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S. Chen, N. M. A. Tran; Mechanistically Distinct Mouse Models for CRX-Associated Dominant Retinopathies. Invest. Ophthalmol. Vis. Sci. 2010;51(13):3486.
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The cone-rod homeobox (CRX) transcription factor is necessary for development and maintenance of photoreceptor function by coordinately regulating the expression of many photoreceptor genes. CRX mutations are linked to the dominant retinopathies Leber’s congenital amaurosis (LCA), cone-rod dystrophy (CRD) and retinitis pigmentosa (RP). However, the Crx knockout mouse does not show a dominant phenotype and thus fails to model these human diseases. To understand the active roles of mutant CRX proteins in disease pathogenesis, we have created two knock-in (K-IN) mice, R90W and E168d2, which carry mutations associated with distinct forms of human disease. This study was designed to evaluate these mice as animal models for CRX-associated diseases.
The retinas of R90W and E168d2 K-IN mice were characterized for structural integrity using histopathological measures, retinal function using electroretinography, and CRX target gene expression using qRT-PCR and immunohistochemistry at developmental and adult stages.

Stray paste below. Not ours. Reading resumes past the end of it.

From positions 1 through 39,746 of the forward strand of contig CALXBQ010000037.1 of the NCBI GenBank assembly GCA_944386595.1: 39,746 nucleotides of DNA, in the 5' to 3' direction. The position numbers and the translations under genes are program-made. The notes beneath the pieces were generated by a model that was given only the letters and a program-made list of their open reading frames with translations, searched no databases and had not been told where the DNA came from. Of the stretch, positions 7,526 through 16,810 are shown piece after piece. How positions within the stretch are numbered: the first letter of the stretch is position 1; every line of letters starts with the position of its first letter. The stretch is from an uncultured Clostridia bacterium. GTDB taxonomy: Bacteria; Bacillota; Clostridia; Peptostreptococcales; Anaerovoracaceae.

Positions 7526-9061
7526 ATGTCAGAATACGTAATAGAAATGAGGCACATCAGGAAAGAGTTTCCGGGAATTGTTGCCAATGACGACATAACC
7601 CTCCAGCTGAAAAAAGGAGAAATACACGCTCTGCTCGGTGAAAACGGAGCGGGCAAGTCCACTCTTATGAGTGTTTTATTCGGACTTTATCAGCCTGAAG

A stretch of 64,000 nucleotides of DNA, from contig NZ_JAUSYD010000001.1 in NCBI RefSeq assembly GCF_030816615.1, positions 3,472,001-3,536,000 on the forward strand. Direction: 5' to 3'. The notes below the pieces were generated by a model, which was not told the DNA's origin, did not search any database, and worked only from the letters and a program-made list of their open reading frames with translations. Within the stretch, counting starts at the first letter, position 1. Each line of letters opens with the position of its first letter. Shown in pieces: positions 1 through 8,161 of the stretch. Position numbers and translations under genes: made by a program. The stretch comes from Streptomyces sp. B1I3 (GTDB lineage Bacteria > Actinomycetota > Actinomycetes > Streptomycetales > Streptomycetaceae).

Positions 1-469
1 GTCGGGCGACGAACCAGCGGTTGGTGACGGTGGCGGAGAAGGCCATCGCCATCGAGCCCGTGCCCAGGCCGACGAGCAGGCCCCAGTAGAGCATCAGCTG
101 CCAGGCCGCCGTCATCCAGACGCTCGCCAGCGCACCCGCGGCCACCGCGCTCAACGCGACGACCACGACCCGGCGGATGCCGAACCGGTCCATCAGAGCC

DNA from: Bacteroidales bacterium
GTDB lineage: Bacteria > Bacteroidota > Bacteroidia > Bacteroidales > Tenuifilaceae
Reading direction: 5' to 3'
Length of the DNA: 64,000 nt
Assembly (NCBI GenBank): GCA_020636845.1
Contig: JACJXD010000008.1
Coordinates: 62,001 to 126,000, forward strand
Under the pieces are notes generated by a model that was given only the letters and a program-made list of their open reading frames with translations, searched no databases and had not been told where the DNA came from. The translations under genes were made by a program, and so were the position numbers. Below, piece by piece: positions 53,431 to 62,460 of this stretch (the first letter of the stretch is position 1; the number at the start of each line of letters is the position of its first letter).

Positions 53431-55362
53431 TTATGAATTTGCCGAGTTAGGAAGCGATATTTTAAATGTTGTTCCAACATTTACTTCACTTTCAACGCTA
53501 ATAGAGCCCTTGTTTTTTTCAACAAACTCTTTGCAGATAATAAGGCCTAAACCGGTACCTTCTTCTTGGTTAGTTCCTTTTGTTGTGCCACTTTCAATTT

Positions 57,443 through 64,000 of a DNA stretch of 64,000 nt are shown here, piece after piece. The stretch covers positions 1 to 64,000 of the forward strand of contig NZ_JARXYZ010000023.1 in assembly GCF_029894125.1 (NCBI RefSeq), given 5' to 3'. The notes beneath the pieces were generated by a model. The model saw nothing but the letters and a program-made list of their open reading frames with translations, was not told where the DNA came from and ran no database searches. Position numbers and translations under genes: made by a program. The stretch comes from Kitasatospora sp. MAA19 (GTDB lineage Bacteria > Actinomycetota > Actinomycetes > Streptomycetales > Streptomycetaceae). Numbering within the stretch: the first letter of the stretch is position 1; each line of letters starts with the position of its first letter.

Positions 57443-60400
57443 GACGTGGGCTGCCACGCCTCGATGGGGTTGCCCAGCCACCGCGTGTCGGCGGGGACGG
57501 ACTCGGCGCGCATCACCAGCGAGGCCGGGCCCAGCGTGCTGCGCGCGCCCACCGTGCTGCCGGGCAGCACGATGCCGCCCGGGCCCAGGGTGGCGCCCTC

The R90W and E168d2 lines show distinct retinal phenotypes. Heterozygous R90W (R90W/+) mice exhibit a developmental delay in opsin expression, but recover and form a fully functional mature retina. In contrast, heterozygous E168d2/+ mice show impaired cone/rod gene expression, outer nuclear layer morphology and retinal function that persist throughout life, resembling LCA or early onset CRD. No apparent retinal degeneration was observed in R90W/+ or E168d2/+ through one-year of age. Homozygous R90W and E168d2 mice lack photoreceptor outer segments, produce null ERG responses, and show severely impaired rod/cone gene expression. Their photoreceptors degenerate more rapidly than those of Crx-/- mice. E168d2 homozygotes develop the most severe defects among all Crx mutant lines studied.
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